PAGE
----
We create opportunities for mothers of children with developmental disabilities to support, empower, and learn from each other.
Priyam Global’s mission is to develop the most effective self-empowerment model for mothers* of children with disabilities in developing countries.
Based in India, we are designing a self-sustaining, self-generating program in which mothers of children with disabilities play an active role in developing their own practical skills and leadership ability.
Women supported by Priyam Global are all mothers who are living below the international poverty line (less than $2 per day). Each woman has faced significant barriers to being accepted, being a part of a thriving social network, working and earning income, and achieving her individual potential.
Our program is a “gently intensive” project that runs for one year. Mothers take classes on child health and parenting, personal health and nutrition, and life skills that range from filling out government forms to communicating effectively. Each mother also focuses on learning and developing a marketable skill that she can use to earn sustainable, flexible income.
Mothers who have graduated from our program are more confident, more emotionally stable, and less anxious about the future.
essential program components
Income-generating skills development (sustainable livelihoods through context-appropriate small enterprises)
Financial stewardship skills development (counseling, goal setting, group sessions, monthly stipend)
Psychological health and wellbeing (linking with other mothers, group and individual counseling, recreation and respite care)
Physical health and wellbeing (home health assessments, classes in nutrition and hygiene, maternal health check ups)
It is our ambitious goal to become the world leading expert on developing comprehensive programs for mothers of children with disabilities in poverty. We work to bring women together to access essential care for themselves and their children, create safe spaces in which they can express themselves and receive support, and develop their own approaches to earning sustainable livelihoods for their families.
*We currently focus primarily on mothers, as culturally they are the primary caregivers in India. However, we include fathers and siblings in many aspects of our program and hope to expand further into father and sibling support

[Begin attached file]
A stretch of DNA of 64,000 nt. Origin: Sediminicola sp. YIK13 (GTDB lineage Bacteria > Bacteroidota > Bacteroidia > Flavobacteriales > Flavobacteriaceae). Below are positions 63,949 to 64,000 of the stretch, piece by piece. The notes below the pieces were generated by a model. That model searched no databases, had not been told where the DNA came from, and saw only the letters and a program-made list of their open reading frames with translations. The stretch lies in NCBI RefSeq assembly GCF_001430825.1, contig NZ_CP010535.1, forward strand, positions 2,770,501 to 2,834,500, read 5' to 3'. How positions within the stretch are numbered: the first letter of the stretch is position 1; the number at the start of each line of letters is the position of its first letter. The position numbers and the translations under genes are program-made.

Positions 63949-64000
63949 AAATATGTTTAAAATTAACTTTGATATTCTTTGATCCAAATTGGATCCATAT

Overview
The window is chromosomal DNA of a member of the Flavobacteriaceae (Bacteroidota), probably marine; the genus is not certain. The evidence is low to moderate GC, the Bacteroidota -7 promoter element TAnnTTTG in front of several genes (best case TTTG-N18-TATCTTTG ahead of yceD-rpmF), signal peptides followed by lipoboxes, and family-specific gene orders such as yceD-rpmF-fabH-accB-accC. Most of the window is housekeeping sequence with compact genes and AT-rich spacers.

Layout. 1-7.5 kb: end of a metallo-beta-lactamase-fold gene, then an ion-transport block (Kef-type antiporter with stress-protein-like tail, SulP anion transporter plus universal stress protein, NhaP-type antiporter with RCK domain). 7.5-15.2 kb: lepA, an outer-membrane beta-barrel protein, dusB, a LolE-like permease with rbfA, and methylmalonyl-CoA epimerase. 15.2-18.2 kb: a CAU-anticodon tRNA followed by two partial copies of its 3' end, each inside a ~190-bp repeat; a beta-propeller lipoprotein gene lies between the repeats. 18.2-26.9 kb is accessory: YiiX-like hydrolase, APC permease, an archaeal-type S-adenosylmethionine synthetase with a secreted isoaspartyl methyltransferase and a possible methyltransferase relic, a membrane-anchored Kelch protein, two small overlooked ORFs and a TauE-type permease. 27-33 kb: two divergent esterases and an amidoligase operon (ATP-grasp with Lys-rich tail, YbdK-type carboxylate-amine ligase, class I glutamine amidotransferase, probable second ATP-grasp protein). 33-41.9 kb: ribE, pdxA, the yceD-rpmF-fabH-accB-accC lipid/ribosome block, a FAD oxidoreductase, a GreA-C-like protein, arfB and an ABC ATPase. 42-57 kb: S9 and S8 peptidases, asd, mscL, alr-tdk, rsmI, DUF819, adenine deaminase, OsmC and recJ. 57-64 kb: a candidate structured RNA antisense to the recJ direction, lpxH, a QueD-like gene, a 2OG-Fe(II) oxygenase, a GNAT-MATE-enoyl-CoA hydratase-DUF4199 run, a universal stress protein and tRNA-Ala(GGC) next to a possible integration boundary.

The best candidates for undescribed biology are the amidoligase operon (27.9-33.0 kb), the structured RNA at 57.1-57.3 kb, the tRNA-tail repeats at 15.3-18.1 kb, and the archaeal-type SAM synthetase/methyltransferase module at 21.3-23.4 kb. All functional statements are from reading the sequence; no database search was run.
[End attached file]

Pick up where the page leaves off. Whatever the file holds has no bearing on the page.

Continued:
Invest in women.
Our program is based on years of ongoing consultations with mothers of children with disabilities in poverty.
Mothers consistently outline their needs and their ideas for solutions to those needs. These can be formed into four broad categories:
Need for education about childhood disability and health
Need for money to offset the increased financial burden of rehabilitation and transportation
Need for social support to offset the results of living in stigmatizing communities and cultures
Need for community inclusion when family members and neighbors isolate them or their child.
In India, 35% of people with disabilities are children.
India is home to an estimated 12 million children who are affected by disability. Disability can be heavily stigmatized in Indian communities, isolating children and leaving the full-time task of caring for the children to their families. Usually, this responsibility is borne solely by that child's mother with little to no support from anyone else.
The child's disability, which reduces the amount of time that his or her parents can work and can lead to increased costs for healthcare, often affects the entire family. Poverty leads to disability, and disability leads to worsened poverty.
A mother in India who is raising a child with autism or cerebral palsy, for example, is very likely to feel isolated, depressed, or anxious. In addition to flexible education and flexible training to launch her own home-based enterprise, she will need an initial phase of extensive support and mentorship to offset years of isolation, depression, and poor healthcare.